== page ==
Francis Pasion says, I need a synopsis of Jay, 1400 characters max, including spaces. Voila! The instant synopsis generator.
“Jay, a schoolteacher, is brutally murdered in an apparent sex-crime. Even before his family hears about it, a TV producerâ€”also named Jayâ€”and his camera crew are inside their house to document their shock and grief. The TV producer convinces the family to let him shoot the dead man’s wake and funeral for a “reality show”. This will help them to ferret out the truth about the crime, find the killer, and bring him to justice, he says. However, it soon becomes clear that this concept of “truth” owes much to the entertainment value of the material being shot, and the expectations of the television audience. The “Jay” who emerges from the TV producer’s interviews with the dead man’s mother, sister, ex-lover, friends, and co-workers is less a portrait of the victim than a collection of cliches and stereotypes gleaned from their collective memory of Filipino movie melodramas. Skillfully orchestrating this “reality show” is the dead man’s namesakeâ€”a “journalist” who knows that the “truth” is whatever works on camera.”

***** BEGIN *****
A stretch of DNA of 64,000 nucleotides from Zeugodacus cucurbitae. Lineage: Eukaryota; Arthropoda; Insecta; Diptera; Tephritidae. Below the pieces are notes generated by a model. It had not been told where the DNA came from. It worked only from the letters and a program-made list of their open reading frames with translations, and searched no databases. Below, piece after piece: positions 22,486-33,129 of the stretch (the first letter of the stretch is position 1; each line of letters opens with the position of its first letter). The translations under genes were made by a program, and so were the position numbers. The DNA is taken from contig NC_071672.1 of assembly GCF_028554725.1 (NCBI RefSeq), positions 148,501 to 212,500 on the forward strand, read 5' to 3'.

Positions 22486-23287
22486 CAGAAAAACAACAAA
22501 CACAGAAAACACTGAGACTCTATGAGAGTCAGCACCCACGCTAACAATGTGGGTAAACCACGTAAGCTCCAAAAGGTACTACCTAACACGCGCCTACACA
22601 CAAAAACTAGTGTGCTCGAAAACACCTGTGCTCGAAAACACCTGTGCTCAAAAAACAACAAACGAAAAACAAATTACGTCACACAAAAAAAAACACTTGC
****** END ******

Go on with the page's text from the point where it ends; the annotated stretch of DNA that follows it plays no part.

Jay will compete at this year’s Venice filmfest, along with Lav Diaz’s latest opus. Very apt, since Tuhog was in Venice in 2001, and Jay is of the Tuhog-Bing Lao School.
May I say how refreshing it is to have a Pinoy filmfest entry that does not involve macho dancers (male exotic dancers in gay bars). Like it or not, that’s our “niche” in world cinema. Fact: It’s macho dancer movies that get picked up for international distribution. The first such movie to be shown worldwide: Lino Brocka’s Macho Dancer. International filmfests apparently regard them as our contribution to cinema. Besides Rob Schneider, our cultural ambassador.